arugula and sorrel can be thickly seeded and be just fine, space wise!

Growth & Nutrition

The nice thing about Click & Grow’s gardens is once you ‘plant’ the pod… their smart gardens basically do all the work for you!

About 30 days in, the lettuce and salad greens were thriving.


one month in, the romaine and green leaf lettuces were ready to harvest

Each smart soil pod has nutrition beads, and lettuces are easy going plants that don’t require much in the way of nutrients.

So I just watched the plants grow all on their own, without really lifting a finger.

Occasionally I monitored the water float and topped up the tank with more water.


Replying to @MercifulFamilyFarms 0 to 60 🏎️🏁 indoor garden two month update! Grew salad greens, herbs + chili peppers in this small, stacked vertical garden #indoorgarden #indoorplantsetup #hydroponicsforbeginners #vegetablegardenforbeginners

♬ original sound – Sher

Note: I got a lot of questions on Tiktok about mold growing in the Click & Grow garden.

The key to preventing this is not to overwater. Err on the side of less water, rather than more.

And if you are seeing an excess of mold or algae, try to cover the surface of the smart soil pod.

The plastic covers do a great job at covering 85% of the plug, but you can stick a piece of aluminum foil underneath to block out light completely on the small exposed portion.


Lettuce is a fast growing plant.

Each variety is slightly different, but lettuce will mature anywhere from 28 to 60 days.

I find that loose leaf types mature the quickest.

Lettuces that form heads can take a little longer to form a large, compact head – about 30-40 days.

You want to harvest your lettuce at peak maturity, in order to eat not only the freshest tasting produce but also one with the most nutrients.

Click & Grow says its lettuce has double the level of antioxidants than bagged lettuce that you get from the supermarket.

That’s because grocery store lettuce is often picked in advance, and once cut, lettuce rapidly deteriorates.


How to Cut Lettuce from Click & Grow

You can either continually harvest lettuce as it grows or wait until the lettuce is full grown and harvest the entire thing.

The first method is called the ‘cut and come again’ method because you can make little snips and the lettuce will keep growing.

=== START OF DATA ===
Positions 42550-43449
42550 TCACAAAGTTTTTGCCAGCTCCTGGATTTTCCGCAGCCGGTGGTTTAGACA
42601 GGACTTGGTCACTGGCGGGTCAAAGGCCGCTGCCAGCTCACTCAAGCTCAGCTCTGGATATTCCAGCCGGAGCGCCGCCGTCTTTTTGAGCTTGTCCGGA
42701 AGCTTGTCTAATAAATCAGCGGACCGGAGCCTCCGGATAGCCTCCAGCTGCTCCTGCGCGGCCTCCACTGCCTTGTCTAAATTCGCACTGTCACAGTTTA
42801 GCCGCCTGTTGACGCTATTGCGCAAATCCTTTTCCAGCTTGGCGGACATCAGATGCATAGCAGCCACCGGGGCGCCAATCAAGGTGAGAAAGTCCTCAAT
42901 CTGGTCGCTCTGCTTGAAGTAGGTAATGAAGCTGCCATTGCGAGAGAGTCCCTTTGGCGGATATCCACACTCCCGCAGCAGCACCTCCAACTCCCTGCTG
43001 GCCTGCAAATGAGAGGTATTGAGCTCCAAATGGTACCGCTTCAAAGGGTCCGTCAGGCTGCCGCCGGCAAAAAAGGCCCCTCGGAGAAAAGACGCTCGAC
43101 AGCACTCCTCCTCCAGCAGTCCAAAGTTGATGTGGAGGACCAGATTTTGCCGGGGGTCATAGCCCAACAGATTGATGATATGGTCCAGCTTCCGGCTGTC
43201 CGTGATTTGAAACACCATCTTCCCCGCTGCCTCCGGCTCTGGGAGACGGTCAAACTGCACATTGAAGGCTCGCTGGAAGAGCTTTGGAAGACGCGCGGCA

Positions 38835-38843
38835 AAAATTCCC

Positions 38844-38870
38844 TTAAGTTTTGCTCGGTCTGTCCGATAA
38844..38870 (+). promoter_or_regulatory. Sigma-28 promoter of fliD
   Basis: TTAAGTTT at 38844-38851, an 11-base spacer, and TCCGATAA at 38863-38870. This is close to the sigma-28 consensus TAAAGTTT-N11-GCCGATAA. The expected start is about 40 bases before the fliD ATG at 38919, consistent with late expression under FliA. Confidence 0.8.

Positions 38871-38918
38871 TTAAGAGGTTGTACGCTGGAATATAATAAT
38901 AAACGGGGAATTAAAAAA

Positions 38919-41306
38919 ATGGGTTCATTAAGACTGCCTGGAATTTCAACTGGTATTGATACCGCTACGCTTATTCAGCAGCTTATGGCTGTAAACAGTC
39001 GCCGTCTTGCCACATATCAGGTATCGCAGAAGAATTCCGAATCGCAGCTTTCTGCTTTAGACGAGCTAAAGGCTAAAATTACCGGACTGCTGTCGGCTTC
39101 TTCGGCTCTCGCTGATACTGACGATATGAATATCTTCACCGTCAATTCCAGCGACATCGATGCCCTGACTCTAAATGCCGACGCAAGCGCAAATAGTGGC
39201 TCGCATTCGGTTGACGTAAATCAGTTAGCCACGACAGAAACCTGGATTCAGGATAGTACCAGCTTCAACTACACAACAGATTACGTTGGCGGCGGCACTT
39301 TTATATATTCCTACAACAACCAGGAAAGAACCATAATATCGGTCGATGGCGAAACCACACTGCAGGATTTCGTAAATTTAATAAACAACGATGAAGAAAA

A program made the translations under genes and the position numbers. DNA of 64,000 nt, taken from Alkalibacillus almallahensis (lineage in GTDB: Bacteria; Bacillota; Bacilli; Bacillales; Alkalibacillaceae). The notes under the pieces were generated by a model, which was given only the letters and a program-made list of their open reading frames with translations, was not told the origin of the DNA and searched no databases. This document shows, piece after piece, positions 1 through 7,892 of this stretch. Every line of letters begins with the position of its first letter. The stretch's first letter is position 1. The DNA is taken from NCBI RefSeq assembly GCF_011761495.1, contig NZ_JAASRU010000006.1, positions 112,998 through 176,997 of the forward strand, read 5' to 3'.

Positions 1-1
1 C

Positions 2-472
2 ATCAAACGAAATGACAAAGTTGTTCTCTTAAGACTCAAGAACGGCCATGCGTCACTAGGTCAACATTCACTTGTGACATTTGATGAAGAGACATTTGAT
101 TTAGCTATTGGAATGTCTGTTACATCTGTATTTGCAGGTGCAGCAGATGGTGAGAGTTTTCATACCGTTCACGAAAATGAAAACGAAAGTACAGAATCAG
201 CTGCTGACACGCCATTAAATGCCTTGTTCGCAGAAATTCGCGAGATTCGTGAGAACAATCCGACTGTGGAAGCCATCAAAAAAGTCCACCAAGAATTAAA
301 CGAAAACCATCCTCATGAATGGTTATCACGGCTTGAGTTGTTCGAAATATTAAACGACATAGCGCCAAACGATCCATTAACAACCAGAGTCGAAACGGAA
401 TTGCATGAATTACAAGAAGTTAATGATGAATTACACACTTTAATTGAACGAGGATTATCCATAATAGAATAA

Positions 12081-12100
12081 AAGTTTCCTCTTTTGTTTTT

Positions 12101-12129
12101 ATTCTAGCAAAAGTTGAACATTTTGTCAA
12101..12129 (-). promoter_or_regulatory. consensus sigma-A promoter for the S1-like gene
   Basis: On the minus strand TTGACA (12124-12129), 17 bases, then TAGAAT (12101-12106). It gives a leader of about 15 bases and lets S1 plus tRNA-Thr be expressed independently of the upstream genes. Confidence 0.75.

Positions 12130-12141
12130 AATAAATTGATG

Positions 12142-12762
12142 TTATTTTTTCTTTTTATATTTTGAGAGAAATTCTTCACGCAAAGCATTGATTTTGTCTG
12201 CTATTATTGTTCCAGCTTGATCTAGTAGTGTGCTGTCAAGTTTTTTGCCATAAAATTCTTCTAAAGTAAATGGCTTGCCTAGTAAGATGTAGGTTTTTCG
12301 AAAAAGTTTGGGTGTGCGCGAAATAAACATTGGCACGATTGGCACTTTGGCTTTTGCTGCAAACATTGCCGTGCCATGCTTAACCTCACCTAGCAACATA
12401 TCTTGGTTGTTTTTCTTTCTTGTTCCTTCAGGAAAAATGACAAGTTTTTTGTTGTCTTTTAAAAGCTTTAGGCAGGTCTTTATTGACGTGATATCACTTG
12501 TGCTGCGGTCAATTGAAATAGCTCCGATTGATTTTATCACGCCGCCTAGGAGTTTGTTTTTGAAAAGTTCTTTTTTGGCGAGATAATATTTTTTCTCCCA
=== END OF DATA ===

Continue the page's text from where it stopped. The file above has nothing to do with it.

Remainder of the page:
one month in, the romaine and green leaf lettuces were ready to harvest

For the ‘cut and come again’ method, you can either:

1. Cut the outer leaves

Lettuce grows from the center, outwards. So as long as you harvest the outer lying leaves, the plant will continue to produce.

2. Give the Plant a Haircut

Cut straight across the top of the lettuce, taking no more than 1/3 of the plant. As long as you ‘haircut’ the lettuce above the center growing tip, it will continue to produce.


There’s no right and wrong way to cut lettuce, it’s up to you!

I like to leave at least a couple plants alone to reach full size, so I can harvest the entire thing at once.

And I also like to cut the outer leaves from some plants because often, the plant will focus on growing and neglect some of the outer leaves.

You’ll notice the outer ring of the plant can yellow and die off.

Harvesting these often is a good way to eat the full amount of the plant without letting any of it waste.

Bitter Lettuce

There’s an art to harvesting lettuce.

Often, people will complain that their home grown hydroponic lettuce is tasteless or bitter.

Taste is heavily affected by the nutrients you’re feeding your plants.

Give too little, and your plants will taste bland and flavorless. Give too much, and they can taste bitter.

Because the Click & Grow pods have built-in nutrition beads within the smart soil pods, you don’t have to worry about over or underfeeding your lettuce.

So I think the company simplifies the most difficult part of the growing process!


sorrel gets more sour and pungent as it matures. harvest by week 6 for the best taste!

How the Click & Grow Salad Greens Tasted

I liked the taste of all the salad greens grown in the Click & Grow.

The green lettuce tasted just like the grocery store (light, crunchy without too much flavor) and the arugula and sorrel were much spicier.

The romaine was crunchy and crisp.